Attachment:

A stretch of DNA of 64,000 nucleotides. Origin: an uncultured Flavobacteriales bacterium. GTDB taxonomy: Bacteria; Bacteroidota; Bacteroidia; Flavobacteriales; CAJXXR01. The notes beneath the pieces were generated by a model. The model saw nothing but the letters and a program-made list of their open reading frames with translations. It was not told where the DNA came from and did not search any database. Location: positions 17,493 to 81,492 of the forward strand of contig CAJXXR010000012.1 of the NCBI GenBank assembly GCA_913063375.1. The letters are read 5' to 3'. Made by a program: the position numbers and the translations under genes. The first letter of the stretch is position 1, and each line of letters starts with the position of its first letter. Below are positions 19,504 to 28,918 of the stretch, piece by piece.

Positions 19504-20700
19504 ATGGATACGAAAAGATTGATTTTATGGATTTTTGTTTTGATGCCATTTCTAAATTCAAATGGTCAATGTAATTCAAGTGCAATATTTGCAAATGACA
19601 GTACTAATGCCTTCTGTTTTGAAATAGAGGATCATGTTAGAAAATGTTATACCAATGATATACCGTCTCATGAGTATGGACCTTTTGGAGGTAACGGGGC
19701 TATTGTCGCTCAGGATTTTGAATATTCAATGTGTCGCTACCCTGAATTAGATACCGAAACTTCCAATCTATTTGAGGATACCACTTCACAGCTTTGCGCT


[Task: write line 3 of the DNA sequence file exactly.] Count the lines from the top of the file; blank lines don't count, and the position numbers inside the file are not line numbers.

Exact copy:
19504 ATGGATACGAAAAGATTGATTTTATGGATTTTTGTTTTGATGCCATTTCTAAATTCAAATGGTCAATGTAATTCAAGTGCAATATTTGCAAATGACA